Tuesday, June 26, 2012

Hiring People is not a Formula 1

Hiring decisions are made slowly. Only a few companies will use speed to their advantage. Ability to make the call allows those companies to spot talent and get it, when the opportunity arises.

With an average time to hire of 60 days, majority of companies really take their time with the recruitment process. There are many reasons why hiring cycle is long:
1.      Candidates must observe their notice period with their current employer.
2.      The candidate requirements evolve as the interview process starts, so that search criteria change and the process extends.
3.      A long-term vacancy causes hiring manager to reorganize the work so that s/he is no longer so committed to fill the vacancy and more picky about the new hire.
4.      HR and hiring manager hope that tomorrow will bring even a more perfect match between the vacancy and the candidate.
5.      Companies do not have a clear picture about vacancy costs. Not only in Dollars, but also in terms of team morale, job stretch and amount of overtime (and corresponding burn-out risk).
6.      Companies cannot set the right recruitment strategy for particular type of vacancy. They usually try least expensive recruitment channels, employee referrals and job ads. Only with rising desperation, companies engage with recruitment agencies, but even then they are concerned about the recruitment costs and tend to be not very committed to the candidates presented by external recruiters, often in connection with point 3.
7.      Companies stick rigidly to the budgets. They make a big issue over the difference between the budget and the salary expectations of the candidate. Sometimes, the deals are broken over 5K on an annual basis in the salary range of 60K. As the result, the vacancy remains vacant for another 4-8 weeks, hiring managers frustrated, HR busy with a rising frustration levels as well and finally applicants suspicious why they see the same job ad for weeks.
8.      The drive to save recruitment costs at the expense of productivity and ability to execute the business strategy is an overwhelming and recurring issue. Finance does not see through, HR cannot make a business case, time passes.
9.      The decision makers are unable to make the call. They have no stamina or no confidence, call it what you want, they’re simply indecisive and that’s bad for recruitment.

For SMEs speed can be a recruiting advantage. However, even so it is good for HR not to act on the decisions made immediately. Two lessons, I learned a few years ago.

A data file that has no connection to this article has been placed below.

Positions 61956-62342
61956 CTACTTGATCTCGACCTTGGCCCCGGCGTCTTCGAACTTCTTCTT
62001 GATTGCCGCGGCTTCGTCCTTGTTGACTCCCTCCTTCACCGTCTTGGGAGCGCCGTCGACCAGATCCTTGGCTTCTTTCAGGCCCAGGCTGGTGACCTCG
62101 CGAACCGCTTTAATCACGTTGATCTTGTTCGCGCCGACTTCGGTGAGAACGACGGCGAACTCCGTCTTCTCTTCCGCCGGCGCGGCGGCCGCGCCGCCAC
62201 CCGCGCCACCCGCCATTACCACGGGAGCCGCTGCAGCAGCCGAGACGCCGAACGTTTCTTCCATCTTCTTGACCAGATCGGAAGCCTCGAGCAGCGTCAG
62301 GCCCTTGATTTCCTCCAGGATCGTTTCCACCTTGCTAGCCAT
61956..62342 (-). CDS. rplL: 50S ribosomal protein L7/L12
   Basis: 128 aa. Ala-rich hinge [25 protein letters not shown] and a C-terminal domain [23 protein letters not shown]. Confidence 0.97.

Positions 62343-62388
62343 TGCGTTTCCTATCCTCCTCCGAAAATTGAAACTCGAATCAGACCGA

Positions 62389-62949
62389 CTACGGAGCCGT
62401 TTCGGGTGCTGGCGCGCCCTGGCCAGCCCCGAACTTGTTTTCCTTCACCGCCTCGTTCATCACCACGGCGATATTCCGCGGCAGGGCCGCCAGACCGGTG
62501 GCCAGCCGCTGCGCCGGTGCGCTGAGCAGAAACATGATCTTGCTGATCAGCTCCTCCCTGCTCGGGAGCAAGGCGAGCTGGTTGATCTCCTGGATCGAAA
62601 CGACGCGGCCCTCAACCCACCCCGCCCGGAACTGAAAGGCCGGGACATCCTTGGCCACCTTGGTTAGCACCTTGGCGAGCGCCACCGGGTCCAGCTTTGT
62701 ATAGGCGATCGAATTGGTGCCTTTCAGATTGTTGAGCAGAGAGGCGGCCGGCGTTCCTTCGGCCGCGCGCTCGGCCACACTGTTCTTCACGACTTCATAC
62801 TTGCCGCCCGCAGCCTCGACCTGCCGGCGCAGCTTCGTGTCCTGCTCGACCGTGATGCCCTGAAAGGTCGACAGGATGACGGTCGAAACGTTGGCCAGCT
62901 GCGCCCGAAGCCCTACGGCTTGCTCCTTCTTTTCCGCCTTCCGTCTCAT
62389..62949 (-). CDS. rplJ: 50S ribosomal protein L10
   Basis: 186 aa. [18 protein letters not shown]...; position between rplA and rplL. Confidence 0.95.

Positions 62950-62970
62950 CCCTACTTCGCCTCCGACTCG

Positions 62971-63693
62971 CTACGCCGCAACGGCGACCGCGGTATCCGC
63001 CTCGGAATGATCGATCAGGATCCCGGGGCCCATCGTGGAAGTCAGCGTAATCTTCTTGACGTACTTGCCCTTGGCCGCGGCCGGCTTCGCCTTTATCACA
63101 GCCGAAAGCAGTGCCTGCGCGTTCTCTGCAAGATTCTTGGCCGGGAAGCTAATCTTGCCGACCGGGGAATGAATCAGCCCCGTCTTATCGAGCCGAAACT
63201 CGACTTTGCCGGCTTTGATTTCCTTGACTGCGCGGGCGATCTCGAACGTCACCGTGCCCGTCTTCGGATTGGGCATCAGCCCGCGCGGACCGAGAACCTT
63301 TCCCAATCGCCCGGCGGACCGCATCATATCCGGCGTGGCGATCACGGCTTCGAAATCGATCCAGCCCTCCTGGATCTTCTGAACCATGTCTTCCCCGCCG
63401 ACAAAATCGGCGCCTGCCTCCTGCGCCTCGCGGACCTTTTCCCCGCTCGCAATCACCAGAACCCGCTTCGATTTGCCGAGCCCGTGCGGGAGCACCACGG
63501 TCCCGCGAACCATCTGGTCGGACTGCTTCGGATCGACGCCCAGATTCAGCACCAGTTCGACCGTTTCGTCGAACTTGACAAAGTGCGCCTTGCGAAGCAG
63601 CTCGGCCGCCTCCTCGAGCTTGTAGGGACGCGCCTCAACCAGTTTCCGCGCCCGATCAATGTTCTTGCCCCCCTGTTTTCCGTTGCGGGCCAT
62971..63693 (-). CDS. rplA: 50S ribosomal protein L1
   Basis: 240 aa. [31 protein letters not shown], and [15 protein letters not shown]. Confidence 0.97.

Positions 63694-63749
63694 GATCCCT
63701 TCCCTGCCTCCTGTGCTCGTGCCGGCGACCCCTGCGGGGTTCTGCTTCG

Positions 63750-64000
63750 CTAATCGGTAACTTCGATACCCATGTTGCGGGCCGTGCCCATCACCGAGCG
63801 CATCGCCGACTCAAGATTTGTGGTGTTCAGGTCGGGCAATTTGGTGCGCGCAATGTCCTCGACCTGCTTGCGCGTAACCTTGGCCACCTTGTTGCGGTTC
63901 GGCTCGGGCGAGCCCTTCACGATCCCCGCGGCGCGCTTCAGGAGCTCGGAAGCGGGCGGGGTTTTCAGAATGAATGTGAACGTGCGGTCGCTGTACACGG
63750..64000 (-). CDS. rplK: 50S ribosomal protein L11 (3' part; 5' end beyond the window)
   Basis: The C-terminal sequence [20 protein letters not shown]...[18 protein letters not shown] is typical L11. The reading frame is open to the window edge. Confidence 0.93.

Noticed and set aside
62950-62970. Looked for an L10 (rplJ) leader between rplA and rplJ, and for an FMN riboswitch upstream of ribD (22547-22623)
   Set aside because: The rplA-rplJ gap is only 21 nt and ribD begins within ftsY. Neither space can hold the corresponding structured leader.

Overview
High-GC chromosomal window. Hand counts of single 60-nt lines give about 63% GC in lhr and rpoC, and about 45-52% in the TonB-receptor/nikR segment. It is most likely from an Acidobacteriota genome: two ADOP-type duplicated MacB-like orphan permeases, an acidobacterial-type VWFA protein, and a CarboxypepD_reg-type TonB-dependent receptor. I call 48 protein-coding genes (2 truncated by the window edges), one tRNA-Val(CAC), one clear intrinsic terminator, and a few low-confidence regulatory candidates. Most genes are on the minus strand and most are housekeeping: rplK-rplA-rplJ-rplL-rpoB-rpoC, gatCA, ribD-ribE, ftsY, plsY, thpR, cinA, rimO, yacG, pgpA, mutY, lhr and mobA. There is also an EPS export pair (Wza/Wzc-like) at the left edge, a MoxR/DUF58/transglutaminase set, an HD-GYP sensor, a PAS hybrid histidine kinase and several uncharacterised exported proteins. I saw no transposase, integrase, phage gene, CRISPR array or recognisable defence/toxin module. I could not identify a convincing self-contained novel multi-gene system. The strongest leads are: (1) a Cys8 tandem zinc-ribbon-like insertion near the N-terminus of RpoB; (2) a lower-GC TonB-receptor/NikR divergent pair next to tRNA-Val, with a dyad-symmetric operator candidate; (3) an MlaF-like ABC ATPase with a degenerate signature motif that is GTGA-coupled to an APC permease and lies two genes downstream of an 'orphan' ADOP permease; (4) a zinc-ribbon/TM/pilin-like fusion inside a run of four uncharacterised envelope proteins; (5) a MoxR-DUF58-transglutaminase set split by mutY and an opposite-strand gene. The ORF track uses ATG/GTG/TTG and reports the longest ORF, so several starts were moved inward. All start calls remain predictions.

First, it is good for the hiring manager and HR to sleep over a hiring decision. This happened to me twice and it should not happen the third time. When the hiring managers say “Please issue an offer”, it is good to wait one day to do it. On those two particular occasions, the hiring manager came to me the next day with a question, whether the offer has been made, because he no longer wants to hire the candidate. Since the offer was send, I could either withdraw the offer right away or maneuver the offer negotiation process in a way that the candidate did not accept it.

Second, it is also good that the candidate sleeps over the job interview held. Since good candidates do have more then only one option, it is good to give them time to reflect on the job role, the company and the interview itself. Making an offer to the candidate shortly after the interview was for many overwhelming. They later reveled that they would expect it on the third day or so.

Tuesday, June 12, 2012

Hiring Funnel and its controlling potential

Metrics and KPIs are used in order to improve performance. When applying hiring funnel and reporting input metrics, HR intends to improve their performance as well, particularly measured in terms of the final outcome. It means that quantity and quality of new hires must be achieved.

Questions remain, however, how the particular input recruiting metrics must change in order to achieve higher level of performance by HR department. Then eventually, HR must move from the historically determined target ratios to performance standards leading the department to the desired quantity and quality of new hires.

Let’s look at the example again; I reviewed in the previous post on that subject. Based on the historical ratios to meet the quantity target, HR needed to interview 18 candidates and receive 4.8 applications per day (or 144 applications in total during a month) in order to hire 3 sales persons.

Assuming that high potential sellers are less likely to change jobs frequently and apply for jobs more often, the ratios should decrease in order to increase quality of hires. So HR needs to receive more applications and interview more candidates in order to hire the high performers.

With the chunk rate of 30% after first month of hiring sales people, standard ratios should be set 1/3 above the historical values.

Hires-to-interview ratio moves from historical 1/6 to 1/8, so that HR should interview 8 (6 plus 1/3 of 6) instead of 6 candidates. As a result HR must interview 24 candidates in order to hire 3 of them and no one drops after first month.

Interview-to-candidates ratio of 1/8 moves to 1/10.6, so that HR needs to receive a total of 255 applications, or an average of 8.5 applications per day.

When planning the recruitment activities and efforts targeted at motivating more job seekers to apply, HR need to remember the general job seekers behavior and job posting nature. The former suggests that job seekers rest on weekends and public holidays and get mostly active on Monday and Tuesday with their application efforts, when they realize this week is going to be as every other week. The latter implies that job ads must be refreshed and posted frequently, as a two-week old job ad does not bring as many applications as a new one, because it does not show up in the top of the search results.